With the unemployment report for June due in one week, and the general election a bit more than four months away, the job indicators for the pre-election season remain fragile, according to the latest weekly analysis from Moody's Analytics.
Its projection for the average annual monthly job growth in the six-month period before the election is unchanged at 149,000 — roughly in the middle of the range of 100,000 to 175,000 that historically points to a close race for an incumbent president.
But on its Dismal Scientist blog this week, Moody's sees "another midyear soft patch, with clear signs of weakness in the job market extending into June."
Uncertainty about the euro zone and the prospect of a "fiscal cliff" of budget cuts and tax increases in the United States without congressional action by the year's end are weighing on businesses, it says.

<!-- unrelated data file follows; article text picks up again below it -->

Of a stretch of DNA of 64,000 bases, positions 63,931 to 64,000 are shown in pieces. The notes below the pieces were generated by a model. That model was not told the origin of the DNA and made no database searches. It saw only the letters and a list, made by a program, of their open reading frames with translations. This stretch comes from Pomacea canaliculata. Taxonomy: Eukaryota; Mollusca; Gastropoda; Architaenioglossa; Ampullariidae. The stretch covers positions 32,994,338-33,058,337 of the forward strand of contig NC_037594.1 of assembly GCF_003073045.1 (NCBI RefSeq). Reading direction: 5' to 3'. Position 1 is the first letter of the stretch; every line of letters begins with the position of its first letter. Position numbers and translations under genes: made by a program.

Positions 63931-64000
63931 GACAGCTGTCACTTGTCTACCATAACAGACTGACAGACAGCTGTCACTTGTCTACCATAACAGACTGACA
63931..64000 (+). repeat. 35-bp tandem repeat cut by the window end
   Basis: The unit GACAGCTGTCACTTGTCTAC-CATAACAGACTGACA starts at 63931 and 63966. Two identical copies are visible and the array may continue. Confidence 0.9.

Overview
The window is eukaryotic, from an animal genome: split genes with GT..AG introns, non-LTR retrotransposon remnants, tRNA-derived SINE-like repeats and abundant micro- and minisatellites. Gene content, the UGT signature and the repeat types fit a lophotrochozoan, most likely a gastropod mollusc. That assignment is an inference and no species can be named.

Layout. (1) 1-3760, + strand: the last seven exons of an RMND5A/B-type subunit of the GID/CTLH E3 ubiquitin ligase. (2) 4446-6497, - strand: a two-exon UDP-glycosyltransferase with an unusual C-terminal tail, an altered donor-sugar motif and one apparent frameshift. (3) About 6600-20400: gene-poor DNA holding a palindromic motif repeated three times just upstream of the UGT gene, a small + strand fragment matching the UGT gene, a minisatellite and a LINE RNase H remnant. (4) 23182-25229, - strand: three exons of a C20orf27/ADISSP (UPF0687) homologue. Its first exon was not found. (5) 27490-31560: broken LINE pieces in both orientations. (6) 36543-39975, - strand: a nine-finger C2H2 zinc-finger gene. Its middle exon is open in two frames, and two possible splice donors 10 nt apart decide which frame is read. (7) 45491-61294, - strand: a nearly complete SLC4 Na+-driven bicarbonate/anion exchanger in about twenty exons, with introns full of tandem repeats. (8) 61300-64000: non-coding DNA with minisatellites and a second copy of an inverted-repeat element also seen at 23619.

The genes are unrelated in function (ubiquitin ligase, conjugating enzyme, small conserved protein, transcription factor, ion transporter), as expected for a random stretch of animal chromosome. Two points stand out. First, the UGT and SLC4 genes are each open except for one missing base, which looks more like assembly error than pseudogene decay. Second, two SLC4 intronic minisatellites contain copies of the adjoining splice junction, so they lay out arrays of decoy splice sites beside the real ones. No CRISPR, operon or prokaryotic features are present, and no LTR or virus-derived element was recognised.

The Moody's post goes on to say: "Data over the past week added to concerns and prompted an adjustment to our forecast for the unemployment rate . We now expect the jobless rate will remain at 8.2 percent, unchanged for June; previously, we were looking for it to notch down to 8.1 percent. ... We expect June's net increase in U.S. payrolls to be 125,000.
"Although significantly better than the 77,000 jobs added in April and the 69,000 added in May, the growth will not do much to boost confidence in the economy. Worries about a new recession are premature, but confidence must hold up for the recovery to continue."